Sebastian Vettel, Red Bull, Monza, 2013

Red Bull’s 40th win puts Vettel level with Alonso

2013 Italian Grand Prix stats and factsPosted on | Author Keith Collantine

Sebastian Vettel, Red Bull, Monza, 2013Sebastian Vettel and Red Bull reached several milestones with a successful weekend at Monza.

Vettel notched up his 40th pole position and Red Bull’s 50th putting them one short of Renault’s total. On race day Vettel gave the team their 40th F1 victory, all of which have been scored in the 85 races since the 2009 Chinese Grand Prix.

For Vettel the win puts him level with Fernando Alonso as the most successful driver in the field in terms of race wins. Here’s how the rest of their careers statistics stack up:

Sebastian Vettel Fernando Alonso
Starts 113 208
Appearances 120 210
Wins (% of starts) 32 (28.32) 32 (15.38)
Pole positions (% of starts) 40 (35.40) 22 (10.58)
Fastest laps (% of starts) 19 (16.81) 20 (9.62)
Podiums (% of starts) 55 (48.67) 93 (44.71)
Seasons 6 12
Championships 3 2
Teams BMW, Toro Rosso, Red Bull Minardi, Renault, McLaren, Ferrari
Team mates Nick Heidfeld, Vitantonio Liuzzi, Sebastien Bourdais, Mark Webber Tarso Marques, Alex Yoong, Jarno Trulli, Jacques Villeneuve, Giancarlo Fisichella, Lewis Hamilton, Nelson Piquet Jnr, Romain Grosjean, Felipe Massa
Points (per start) 1,276 (11.29) 1,533 (7.37)
Adjusted points (per start)* 1,466 (12.97) 2,376 (11.42)

*All finishes adjusted to post-2010 points system

Vettel’s win also marked the 300th podium finish by a German driver. Only Britain has had more. Michael Schumacher accounts for more than half of Germany’s:

Ferrari may not have claimed victory in their home event but they did score points for the 60th consecutive race. That leaves them four races short of the record set by McLaren earlier this year.

Alonso was in the points for the tenth race in a row, although he’s bettered that on four previous occasions with a personal best of 23 consecutive points finishes.

Lewis Hamilton, Mercedes, Monza, 2013Speaking of streaks, Lewis Hamilton’s record run of Q3 appearances finally came to an end. The last time he failed to reach the top ten shoot-out was at the 2010 Malaysian Grand Prix, 67 races ago. No one has managed a longer streak since the three-part qualifying format was introduced in 2006.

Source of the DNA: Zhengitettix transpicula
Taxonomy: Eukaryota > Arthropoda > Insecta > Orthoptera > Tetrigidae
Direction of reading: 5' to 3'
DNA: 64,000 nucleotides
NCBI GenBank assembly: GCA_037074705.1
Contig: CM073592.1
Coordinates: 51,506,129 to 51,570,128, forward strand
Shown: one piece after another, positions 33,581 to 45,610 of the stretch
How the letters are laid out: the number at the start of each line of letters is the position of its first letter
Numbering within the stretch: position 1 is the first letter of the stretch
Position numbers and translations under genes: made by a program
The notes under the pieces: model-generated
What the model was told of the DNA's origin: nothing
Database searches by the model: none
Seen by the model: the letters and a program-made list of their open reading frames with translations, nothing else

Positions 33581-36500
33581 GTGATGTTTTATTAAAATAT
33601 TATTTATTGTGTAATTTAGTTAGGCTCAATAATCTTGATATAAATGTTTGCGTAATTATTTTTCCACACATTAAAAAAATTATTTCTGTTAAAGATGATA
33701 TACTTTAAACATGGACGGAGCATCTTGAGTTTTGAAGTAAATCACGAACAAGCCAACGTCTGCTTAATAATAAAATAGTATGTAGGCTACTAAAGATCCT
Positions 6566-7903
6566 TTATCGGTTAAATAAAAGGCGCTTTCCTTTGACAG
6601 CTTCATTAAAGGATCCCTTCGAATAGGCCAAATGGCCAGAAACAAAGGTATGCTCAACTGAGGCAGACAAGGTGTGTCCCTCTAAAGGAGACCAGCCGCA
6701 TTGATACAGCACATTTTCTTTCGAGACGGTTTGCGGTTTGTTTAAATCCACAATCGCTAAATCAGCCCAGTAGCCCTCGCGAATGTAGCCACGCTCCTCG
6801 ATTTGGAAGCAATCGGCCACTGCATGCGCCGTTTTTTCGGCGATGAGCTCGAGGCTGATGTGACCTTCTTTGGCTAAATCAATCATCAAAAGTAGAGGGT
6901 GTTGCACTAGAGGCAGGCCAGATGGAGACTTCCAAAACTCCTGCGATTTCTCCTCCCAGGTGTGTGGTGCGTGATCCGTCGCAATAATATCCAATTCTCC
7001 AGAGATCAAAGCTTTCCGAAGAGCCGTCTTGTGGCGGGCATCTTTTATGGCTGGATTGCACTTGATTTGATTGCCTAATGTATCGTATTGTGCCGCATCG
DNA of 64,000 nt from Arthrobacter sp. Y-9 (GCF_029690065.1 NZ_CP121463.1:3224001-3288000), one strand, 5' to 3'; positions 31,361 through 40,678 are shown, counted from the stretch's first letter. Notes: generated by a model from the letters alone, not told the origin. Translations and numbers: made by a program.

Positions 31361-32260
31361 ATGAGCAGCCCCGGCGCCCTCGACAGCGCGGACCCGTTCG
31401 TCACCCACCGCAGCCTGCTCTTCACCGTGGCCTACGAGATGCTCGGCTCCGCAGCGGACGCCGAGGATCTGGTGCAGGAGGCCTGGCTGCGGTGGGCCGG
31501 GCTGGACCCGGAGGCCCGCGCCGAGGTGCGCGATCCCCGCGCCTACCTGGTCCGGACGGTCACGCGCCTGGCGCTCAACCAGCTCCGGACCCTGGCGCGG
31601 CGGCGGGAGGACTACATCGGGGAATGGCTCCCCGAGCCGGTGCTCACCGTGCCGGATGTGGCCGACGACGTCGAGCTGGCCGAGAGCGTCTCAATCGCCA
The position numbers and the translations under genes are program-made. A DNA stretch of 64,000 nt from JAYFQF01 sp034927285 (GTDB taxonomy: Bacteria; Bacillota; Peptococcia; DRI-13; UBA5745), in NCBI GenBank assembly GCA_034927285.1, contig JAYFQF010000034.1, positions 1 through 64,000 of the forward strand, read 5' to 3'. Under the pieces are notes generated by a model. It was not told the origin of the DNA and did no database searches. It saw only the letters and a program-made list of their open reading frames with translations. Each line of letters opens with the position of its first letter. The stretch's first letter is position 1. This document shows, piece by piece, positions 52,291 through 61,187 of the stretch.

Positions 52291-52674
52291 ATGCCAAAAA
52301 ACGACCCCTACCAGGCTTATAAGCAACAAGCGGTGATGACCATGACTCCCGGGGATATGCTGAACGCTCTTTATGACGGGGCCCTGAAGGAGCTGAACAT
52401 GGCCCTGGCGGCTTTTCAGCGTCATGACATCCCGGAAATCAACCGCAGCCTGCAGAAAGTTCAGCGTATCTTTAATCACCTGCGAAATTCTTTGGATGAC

Arriving at Monza the drivers’ championship was mathematically still within reach of all the drivers. Now there are only nine drivers who can still win it, the last of which is Jenson Button. However he would need to win all the remaining races with Vettel not scoring (and several other drivers scoring much more poorly than they have hitherto) to claim the title by a point.

In the constructors’ championship, only the top six teams are mathematically still in contention.

It’s been a luckless year for Jean-Eric Vergne who posted his fifth retirement due to a technical problem, three more than any other driver. Nico Rosberg been stopped three times by car failures, though in in Hungary he was still classified as he had completed more than 90% of the race distance.

Yesterday’s race ran flat-out from start to finish on a dry track yet was only the eighth-quickest race on the current configuration of Monza, which has held 14 Italian Grands Prix since 2000. Vettel averaged 234.268kph (145.57mph) on his way to victory. However it was faster than the previous two races at the track.

Review the year so far in statistics here:

Spotted any other interesting stats and facts from the Italian Grand Prix? Share them in the comments.

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Images ?? Red Bull/Getty, Daimler/Hoch Zwei